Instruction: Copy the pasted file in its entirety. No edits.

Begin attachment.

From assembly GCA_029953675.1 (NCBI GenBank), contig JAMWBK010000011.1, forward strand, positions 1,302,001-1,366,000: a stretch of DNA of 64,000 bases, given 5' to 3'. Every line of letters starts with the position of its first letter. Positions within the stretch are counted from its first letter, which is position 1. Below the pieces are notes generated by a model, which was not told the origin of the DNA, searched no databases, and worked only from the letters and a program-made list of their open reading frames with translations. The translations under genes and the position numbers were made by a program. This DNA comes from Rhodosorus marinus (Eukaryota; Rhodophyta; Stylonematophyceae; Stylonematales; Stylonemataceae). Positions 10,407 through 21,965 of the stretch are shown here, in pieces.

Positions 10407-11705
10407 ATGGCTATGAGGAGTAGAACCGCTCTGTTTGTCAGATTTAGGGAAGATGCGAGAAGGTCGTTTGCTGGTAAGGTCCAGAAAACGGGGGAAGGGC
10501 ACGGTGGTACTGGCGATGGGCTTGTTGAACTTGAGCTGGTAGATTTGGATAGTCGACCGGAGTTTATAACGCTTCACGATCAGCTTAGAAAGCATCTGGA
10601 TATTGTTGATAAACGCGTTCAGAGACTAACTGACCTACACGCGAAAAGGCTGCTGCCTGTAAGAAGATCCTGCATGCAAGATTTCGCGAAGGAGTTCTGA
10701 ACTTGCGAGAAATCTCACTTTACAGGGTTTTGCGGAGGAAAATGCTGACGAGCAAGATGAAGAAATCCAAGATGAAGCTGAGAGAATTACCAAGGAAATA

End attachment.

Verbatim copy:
From assembly GCA_029953675.1 (NCBI GenBank), contig JAMWBK010000011.1, forward strand, positions 1,302,001-1,366,000: a stretch of DNA of 64,000 bases, given 5' to 3'. Every line of letters starts with the position of its first letter. Positions within the stretch are counted from its first letter, which is position 1. Below the pieces are notes generated by a model, which was not told the origin of the DNA, searched no databases, and worked only from the letters and a program-made list of their open reading frames with translations. The translations under genes and the position numbers were made by a program. This DNA comes from Rhodosorus marinus (Eukaryota; Rhodophyta; Stylonematophyceae; Stylonematales; Stylonemataceae). Positions 10,407 through 21,965 of the stretch are shown here, in pieces.

Positions 10407-11705
10407 ATGGCTATGAGGAGTAGAACCGCTCTGTTTGTCAGATTTAGGGAAGATGCGAGAAGGTCGTTTGCTGGTAAGGTCCAGAAAACGGGGGAAGGGC
10501 ACGGTGGTACTGGCGATGGGCTTGTTGAACTTGAGCTGGTAGATTTGGATAGTCGACCGGAGTTTATAACGCTTCACGATCAGCTTAGAAAGCATCTGGA
10601 TATTGTTGATAAACGCGTTCAGAGACTAACTGACCTACACGCGAAAAGGCTGCTGCCTGTAAGAAGATCCTGCATGCAAGATTTCGCGAAGGAGTTCTGA
10701 ACTTGCGAGAAATCTCACTTTACAGGGTTTTGCGGAGGAAAATGCTGACGAGCAAGATGAAGAAATCCAAGATGAAGCTGAGAGAATTACCAAGGAAATA